## Higher-order functions in Javascript

In Javascript, functions are just like the other variables(AKA first-class citizen), and here are several interesting tricks implemented by treating functions as first-class citizen.

## currying

Currying is for partial evaluation, a practical example is Function.prototype.bind() in Javascript:

```var add = function(a, b) {
return a + b;
};

```

And we can implement `bind()`(under this circumstance only of course) by ourselves:

```var bind = function(f, n) {
return function() {
return f.apply(null, [n].concat([...arguments]));
};
};

var add = function(a, b) {
return a + b;
};

```

## trampolining

Javascript(ES5) does not implement tail call optimization, so using recursion incorrectly(such as calculating Factorial) will lead to a stack-overflow exception. However, this can be avoided by returning a higher-order function, which is called trampolining.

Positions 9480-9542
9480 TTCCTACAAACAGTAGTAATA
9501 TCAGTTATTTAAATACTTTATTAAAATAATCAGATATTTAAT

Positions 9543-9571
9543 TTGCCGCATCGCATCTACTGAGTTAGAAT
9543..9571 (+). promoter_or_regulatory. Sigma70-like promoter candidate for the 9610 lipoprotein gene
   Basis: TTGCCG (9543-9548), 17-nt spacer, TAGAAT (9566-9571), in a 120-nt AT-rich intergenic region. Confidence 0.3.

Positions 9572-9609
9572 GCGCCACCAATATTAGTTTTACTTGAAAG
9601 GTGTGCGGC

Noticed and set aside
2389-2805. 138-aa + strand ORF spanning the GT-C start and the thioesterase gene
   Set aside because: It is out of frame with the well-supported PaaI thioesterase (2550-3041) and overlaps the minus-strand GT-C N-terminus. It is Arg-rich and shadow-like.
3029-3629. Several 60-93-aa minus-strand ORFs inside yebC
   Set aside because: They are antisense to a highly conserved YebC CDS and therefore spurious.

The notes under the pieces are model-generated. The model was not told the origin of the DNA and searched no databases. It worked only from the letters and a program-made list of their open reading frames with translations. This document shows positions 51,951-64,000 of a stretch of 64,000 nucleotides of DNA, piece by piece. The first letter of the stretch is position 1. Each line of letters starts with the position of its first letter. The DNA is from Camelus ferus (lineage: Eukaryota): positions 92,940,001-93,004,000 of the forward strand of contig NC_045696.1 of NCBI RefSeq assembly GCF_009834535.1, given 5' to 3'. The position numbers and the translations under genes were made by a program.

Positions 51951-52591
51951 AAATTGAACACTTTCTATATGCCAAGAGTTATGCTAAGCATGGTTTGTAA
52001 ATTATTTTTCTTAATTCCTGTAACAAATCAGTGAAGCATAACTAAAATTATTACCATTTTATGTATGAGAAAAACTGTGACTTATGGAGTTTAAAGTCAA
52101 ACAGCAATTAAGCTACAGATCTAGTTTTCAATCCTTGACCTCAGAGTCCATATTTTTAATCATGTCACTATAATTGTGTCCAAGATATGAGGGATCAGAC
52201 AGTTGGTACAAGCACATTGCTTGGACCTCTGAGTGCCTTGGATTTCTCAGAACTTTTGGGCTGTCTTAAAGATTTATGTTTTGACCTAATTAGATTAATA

First, we can easily get written `factorial()` done:

```function factorial(n){
return n == 1 ? n : n * factorial(n-1);
}
```

But this is not a tail-call recursion, let’s update this method by adding another parameter:

```function tail_factorial(n, result) {
return n == 1 ? result : tail_factorial(n - 1, n * result);
}
```

Now, we get a tail-call recursion function which ES5 can not optimize, and we are still facing the stack-overflow problem. So let’s look at our trampoline function:

```function trampoline(fn){
return function(){
var result = fn.apply(this, arguments);
while(result instanceof Function){
result = result();
}
return result;
}
}

function tail_factorial(n, result) {
return n == 1 ? result : function() {
return tail_factorial(n - 1, n * result)
};
}

trampoline(tail_factorial)(7, 1)  // 5040
```

However, using trampoline here is just showing concepts of higher-order function and not recommended, for in programming languages like PHP and Javascript it may cause a great performance loss.